Hmm. I’m only about 20 miles away. Maybe I should go. Unfortunately, at my current rate of reading I have enough stock already to last me 200 years.

  88. zio_donnie says:

    @jeff

    books will stay around for a long time even though i immagine that they will come at a premium.

    i like technology but it is not a panacea for everything. ebooks are good for some uses, namely portability of large numbers of tittles in a small package but they have big issues too.

    for example:

    what do you do if the reader breaks, the battery dies etc? and if you lose your backup copy for a hardware failure?

    you cannot resell ebooks and for many it will mean less books purchased, or pirating them

    what about the countries that cannot afford ereaders

    tho’ my biggest concern is about society in general more than individuals. how do you preserve culture in the long run without hard copies? until now writing and books have passed information for thousand of years. it’s as simple as using a pen and a paper and preserving it from the elements of nature.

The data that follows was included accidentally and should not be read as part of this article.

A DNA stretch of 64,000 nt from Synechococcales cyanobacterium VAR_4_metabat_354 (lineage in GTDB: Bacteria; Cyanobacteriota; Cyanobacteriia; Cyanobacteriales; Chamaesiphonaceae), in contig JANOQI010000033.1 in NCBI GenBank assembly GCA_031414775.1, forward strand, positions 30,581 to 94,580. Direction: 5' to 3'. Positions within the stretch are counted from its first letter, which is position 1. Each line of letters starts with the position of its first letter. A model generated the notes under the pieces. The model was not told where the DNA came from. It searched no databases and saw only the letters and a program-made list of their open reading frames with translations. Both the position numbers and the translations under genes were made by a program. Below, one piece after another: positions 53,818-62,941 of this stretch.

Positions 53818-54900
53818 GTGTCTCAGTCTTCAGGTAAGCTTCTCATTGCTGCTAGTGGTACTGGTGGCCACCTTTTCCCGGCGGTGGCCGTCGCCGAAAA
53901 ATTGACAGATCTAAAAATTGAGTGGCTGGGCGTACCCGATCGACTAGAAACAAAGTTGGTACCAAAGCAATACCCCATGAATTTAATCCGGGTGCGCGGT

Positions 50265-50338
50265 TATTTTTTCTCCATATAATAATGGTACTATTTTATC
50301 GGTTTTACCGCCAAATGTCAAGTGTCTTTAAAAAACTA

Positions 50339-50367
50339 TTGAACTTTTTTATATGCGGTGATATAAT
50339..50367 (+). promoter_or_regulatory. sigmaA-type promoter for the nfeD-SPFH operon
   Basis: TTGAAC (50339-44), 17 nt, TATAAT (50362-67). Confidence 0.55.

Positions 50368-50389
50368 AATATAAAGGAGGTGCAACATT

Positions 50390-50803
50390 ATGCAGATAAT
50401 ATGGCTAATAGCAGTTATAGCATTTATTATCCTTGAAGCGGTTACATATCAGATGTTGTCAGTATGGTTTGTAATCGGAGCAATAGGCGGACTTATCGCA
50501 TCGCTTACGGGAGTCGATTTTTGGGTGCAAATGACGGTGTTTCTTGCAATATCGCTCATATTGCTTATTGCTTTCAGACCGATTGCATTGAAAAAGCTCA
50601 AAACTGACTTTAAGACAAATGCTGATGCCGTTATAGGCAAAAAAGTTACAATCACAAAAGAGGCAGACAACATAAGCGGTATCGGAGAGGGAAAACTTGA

but digital copies require massive infrastructure to be maintained. without electricity all information would be lost.

    i keep thinking about my digital personal archive of photos and videos. in 10 years i had to pass it from floppies to cds to dvds to external hds and i always lost stuff not to mention the time and money. how will i preserve it for 30-40 years? and how will i pass it to my children? i eventually printed 100′s of fotos that i would really miss in case of hardware failure.

    if preserving a relatively small personal archive is such a burden i cannot immagine the energy it will take for massive databases like google to keep on running for 100′s of years. and i can’t immagine the loss for humanity if all our culture is lost to a critical tech failure.